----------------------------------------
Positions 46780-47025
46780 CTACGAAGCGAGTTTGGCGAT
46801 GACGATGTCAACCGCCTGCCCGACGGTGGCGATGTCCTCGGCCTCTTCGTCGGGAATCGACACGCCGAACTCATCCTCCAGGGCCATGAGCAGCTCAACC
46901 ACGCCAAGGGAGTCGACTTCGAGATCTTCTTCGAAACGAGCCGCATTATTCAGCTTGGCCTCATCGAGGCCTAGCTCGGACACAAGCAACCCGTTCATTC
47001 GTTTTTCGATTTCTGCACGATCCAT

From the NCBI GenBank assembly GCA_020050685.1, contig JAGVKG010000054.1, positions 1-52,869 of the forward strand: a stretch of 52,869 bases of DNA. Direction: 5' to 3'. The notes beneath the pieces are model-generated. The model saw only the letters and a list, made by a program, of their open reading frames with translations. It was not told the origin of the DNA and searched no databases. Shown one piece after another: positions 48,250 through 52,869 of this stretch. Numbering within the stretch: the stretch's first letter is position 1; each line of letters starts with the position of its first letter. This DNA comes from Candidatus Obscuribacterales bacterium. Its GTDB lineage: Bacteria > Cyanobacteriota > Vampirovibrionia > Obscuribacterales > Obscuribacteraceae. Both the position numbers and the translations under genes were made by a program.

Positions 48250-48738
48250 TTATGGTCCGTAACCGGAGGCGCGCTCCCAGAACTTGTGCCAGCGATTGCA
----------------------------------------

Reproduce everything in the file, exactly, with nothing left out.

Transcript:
Positions 46780-47025
46780 CTACGAAGCGAGTTTGGCGAT
46801 GACGATGTCAACCGCCTGCCCGACGGTGGCGATGTCCTCGGCCTCTTCGTCGGGAATCGACACGCCGAACTCATCCTCCAGGGCCATGAGCAGCTCAACC
46901 ACGCCAAGGGAGTCGACTTCGAGATCTTCTTCGAAACGAGCCGCATTATTCAGCTTGGCCTCATCGAGGCCTAGCTCGGACACAAGCAACCCGTTCATTC
47001 GTTTTTCGATTTCTGCACGATCCAT

From the NCBI GenBank assembly GCA_020050685.1, contig JAGVKG010000054.1, positions 1-52,869 of the forward strand: a stretch of 52,869 bases of DNA. Direction: 5' to 3'. The notes beneath the pieces are model-generated. The model saw only the letters and a list, made by a program, of their open reading frames with translations. It was not told the origin of the DNA and searched no databases. Shown one piece after another: positions 48,250 through 52,869 of this stretch. Numbering within the stretch: the stretch's first letter is position 1; each line of letters starts with the position of its first letter. This DNA comes from Candidatus Obscuribacterales bacterium. Its GTDB lineage: Bacteria > Cyanobacteriota > Vampirovibrionia > Obscuribacterales > Obscuribacteraceae. Both the position numbers and the translations under genes were made by a program.

Positions 48250-48738
48250 TTATGGTCCGTAACCGGAGGCGCGCTCCCAGAACTTGTGCCAGCGATTGCA